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Predicting the Risk of Suicide By Analyzing the Text of Clinical Notes 70

First time accepted submitter J05H writes "Soldier and veteran suicide rates are increasing due to various factors. Critically, the rates have jumped in recent years. Now, Bayesian search experts are using anonymous Veteran's Administration notes to predict suicide risks. A related effort by Chris Poulin is the Durkheim Project which uses opt-in social media data for similar purposes."
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Predicting the Risk of Suicide By Analyzing the Text of Clinical Notes

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  • False positives (Score:4, Insightful)

    by dala1 ( 1842368 ) on Wednesday January 29, 2014 @10:04PM (#46106465)

    According to the study this is 67% effective. But, once this is applied to the general population you have an issue, because the vast majority of people are not suicidal. In the US, about 122 in 100,000 people attempt suicide a year, and about one in ten are successful. Even with a test that is 99% accurate, you are going to end up with somewhere around seven million false positives every year if you screen everyone.

  • Re: Swartz (Score:1, Insightful)

    by Anonymous Coward on Wednesday January 29, 2014 @10:56PM (#46106753)
    The ramblings of an AI trying to achieve sentience. They've got a long way to go if they want to rule the world!
  • Re:False positives (Score:4, Insightful)

    by dala1 ( 1842368 ) on Thursday January 30, 2014 @12:49AM (#46107275)

    Seven million extra doctors' visits are hardly inconsequential, especially considering that only about 1 in 175 would actually be suicidal. Consider the time and money spent, the extra doctors who have to be trained and hired (I'm assuming psychiatrists since a GP is hardly qualified to assess a potentially suicidal patient), and the days missed from work for false alarms. That's all before the psychological trauma and loss of trust from your doctor telling you out of the blue that they think you might be mentally ill when you're not.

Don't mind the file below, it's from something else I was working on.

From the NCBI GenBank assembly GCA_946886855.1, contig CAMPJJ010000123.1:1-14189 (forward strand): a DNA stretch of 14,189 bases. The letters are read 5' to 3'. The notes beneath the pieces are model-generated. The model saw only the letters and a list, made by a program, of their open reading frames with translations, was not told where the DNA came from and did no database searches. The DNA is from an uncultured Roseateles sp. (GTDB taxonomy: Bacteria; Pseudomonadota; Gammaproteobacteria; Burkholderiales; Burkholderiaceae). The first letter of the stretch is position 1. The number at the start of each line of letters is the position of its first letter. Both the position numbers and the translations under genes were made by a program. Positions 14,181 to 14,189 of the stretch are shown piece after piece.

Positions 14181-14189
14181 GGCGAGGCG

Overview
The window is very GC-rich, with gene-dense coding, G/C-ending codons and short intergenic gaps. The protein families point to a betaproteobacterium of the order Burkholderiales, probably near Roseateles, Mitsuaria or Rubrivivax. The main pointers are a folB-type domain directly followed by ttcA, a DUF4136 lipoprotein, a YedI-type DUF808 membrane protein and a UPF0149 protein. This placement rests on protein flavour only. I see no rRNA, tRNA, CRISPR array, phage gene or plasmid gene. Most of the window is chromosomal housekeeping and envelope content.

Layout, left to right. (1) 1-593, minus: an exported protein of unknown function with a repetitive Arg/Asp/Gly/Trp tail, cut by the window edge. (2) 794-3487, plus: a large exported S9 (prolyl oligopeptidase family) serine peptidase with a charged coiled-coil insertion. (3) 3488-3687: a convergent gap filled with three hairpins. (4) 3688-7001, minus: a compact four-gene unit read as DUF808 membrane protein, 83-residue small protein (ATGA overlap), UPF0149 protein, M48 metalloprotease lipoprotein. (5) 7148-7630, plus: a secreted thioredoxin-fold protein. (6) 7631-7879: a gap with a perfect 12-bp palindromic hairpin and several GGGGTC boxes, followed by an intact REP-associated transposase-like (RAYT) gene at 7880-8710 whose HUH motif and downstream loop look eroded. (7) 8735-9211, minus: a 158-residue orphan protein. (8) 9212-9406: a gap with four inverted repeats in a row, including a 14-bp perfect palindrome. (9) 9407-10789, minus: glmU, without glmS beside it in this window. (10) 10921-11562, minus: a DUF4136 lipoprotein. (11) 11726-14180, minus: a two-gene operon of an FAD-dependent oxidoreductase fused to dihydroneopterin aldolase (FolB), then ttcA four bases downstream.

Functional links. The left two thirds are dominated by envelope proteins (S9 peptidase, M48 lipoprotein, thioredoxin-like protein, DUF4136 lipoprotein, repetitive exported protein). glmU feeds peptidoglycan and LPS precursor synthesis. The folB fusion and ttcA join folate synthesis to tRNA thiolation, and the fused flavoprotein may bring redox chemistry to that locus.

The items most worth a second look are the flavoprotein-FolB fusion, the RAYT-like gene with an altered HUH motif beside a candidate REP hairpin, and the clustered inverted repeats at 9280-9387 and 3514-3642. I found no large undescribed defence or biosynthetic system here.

Besides, that's not how it would work, because once the tool is out there and used to profile everyone, someone who is suicidal will commit suicide before that 'extra session.' After that, it will be be considered negligent not to 'do something' immediately once someone is flagged, and that something would likely be intrusive and expensive.

    Also, their accuracy rate is 67%, not 99%. I used that number to demonstrate a best-case scenario. As it stands, they would flag around 83 million people while only correctly flagging around 200,000. Good luck with 99.75% false positives.

"I shall expect a chemical cure for psychopathic behavior by 10 A.M. tomorrow, or I'll have your guts for spaghetti." -- a comic panel by Cotham